Modern Jews: Most holy day of the Jewish year. Atonement and repentance. Last day of the High Holy Days. Many secular Jews will attend synagogue during this time. Jews can atone by doing these 3 things: 1) Pray. 2) Repent (including fasting on the actual day.) 3) Give to charity.
Christian: “With a loud cry, Jesus breathed his last. The curtain of the temple was torn in two from top to bottom.” (Mark 15:37-38) We essentially observe a Day of Atonement on Good Friday, the day of the death of Christ. However, Jews must repeat the Day of Atonement once a year but our Atonement has been completed for all time.
Feast of Dedication (Lights or Hanukkah)
Not in the OT; a reference to it is found in John 10:22 as the “Festival of Dedication.”
It existed by then since it was founded around 164 B.C. after the death of Antiochus Epiphanes. Syria’s Seleucid Empire was a rival to Rome at that time and Antiochus IV was the Seleucid emperor. Israel was one of its captive nations. The Hellenized or Greek Jews who had settled in Jerusalem worshipped the Greek gods. The emperor agreed and decided to force Jerusalem to worship the Greek gods (Zeus, etc.) instead of God. He had statues brought into the temple and instructed his soldiers to corrupt the main altar with unclean body parts and filth. Jewish religious practices were outlawed. The subsequent revolt of the Maccabees was as much a civil war between religious and secular Jews, as it was against the Seleucid Empire. Antiochus died of disease while on a military campaign and the Maccabbees eventually won the war. The Temple cleansing from the desecration is commemorated over an 8-day period of lighting candles on a 9-candle lamp. There are several legends about the Manorrah, but rabbis disagree over the interpretation.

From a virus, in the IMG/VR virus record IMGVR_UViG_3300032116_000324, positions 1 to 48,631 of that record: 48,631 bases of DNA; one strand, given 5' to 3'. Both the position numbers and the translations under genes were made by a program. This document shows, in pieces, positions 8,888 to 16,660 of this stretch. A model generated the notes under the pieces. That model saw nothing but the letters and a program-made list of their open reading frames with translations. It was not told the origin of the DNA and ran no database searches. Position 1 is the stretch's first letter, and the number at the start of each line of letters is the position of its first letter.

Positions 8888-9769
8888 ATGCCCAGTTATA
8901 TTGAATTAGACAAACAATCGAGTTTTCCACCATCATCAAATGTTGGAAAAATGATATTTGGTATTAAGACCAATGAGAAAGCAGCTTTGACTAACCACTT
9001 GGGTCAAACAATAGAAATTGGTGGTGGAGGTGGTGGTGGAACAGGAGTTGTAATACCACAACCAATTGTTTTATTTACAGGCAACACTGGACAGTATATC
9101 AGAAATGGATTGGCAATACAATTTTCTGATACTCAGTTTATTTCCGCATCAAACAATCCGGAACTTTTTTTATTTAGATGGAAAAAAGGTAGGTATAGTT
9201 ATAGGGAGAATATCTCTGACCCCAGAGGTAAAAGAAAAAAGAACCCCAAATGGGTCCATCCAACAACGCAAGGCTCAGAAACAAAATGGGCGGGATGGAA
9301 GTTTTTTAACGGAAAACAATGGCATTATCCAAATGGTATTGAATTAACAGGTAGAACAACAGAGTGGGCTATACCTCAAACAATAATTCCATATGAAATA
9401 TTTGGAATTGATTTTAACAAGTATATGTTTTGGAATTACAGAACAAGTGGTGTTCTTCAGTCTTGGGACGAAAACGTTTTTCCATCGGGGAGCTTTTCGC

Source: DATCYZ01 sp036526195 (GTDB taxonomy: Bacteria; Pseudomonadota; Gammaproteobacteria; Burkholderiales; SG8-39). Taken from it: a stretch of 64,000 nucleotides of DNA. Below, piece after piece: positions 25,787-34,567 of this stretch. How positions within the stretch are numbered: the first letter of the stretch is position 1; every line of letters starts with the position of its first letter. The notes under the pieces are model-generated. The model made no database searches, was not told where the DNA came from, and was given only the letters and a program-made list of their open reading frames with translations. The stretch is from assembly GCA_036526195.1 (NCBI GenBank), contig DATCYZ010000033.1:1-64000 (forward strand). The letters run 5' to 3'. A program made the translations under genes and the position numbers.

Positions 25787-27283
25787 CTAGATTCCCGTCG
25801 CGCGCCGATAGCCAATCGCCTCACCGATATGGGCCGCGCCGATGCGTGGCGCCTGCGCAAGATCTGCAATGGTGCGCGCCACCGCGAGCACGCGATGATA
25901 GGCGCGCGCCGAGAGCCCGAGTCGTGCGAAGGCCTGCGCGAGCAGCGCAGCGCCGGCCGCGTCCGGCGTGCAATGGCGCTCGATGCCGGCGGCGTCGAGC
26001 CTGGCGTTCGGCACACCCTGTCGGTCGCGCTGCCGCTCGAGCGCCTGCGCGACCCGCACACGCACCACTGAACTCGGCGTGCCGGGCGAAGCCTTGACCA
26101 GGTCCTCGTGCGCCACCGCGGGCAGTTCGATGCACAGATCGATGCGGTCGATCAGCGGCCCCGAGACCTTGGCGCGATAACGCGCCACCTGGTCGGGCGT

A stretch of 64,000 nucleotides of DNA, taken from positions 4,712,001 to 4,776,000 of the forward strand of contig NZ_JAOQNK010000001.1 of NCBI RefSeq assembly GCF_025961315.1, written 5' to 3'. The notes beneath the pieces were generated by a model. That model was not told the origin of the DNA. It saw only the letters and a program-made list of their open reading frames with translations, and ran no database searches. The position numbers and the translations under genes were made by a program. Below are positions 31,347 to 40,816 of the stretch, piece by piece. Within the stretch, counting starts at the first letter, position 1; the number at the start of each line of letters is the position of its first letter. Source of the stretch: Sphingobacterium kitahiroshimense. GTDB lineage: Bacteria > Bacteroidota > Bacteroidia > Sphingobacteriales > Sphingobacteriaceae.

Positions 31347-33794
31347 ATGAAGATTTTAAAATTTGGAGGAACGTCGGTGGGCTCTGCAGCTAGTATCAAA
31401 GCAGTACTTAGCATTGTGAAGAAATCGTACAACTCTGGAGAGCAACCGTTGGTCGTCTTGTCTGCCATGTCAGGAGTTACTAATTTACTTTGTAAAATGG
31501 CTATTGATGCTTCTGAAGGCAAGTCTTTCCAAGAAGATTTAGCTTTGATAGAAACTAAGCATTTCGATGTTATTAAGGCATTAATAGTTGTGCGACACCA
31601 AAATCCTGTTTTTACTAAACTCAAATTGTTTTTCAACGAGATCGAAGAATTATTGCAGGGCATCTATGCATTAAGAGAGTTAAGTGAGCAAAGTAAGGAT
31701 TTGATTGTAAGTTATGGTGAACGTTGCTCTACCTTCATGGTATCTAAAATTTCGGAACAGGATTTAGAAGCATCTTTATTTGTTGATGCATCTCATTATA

Feast of Purim (Lots)
Commemorates a time when the Jewish people living in Persia were saved from extermination by Queen Esther and her cousin Mordecai against the clueless King King Ahasuerus and the evil Haman.
Modern Jews: Not really religious, more of a national celebration. 1) Listening to a public reading of the Esther in the evening and again in the following morning, 2) sending food gifts to friends, 3) giving charity to the poor, and 4) eating a festive meal including wine.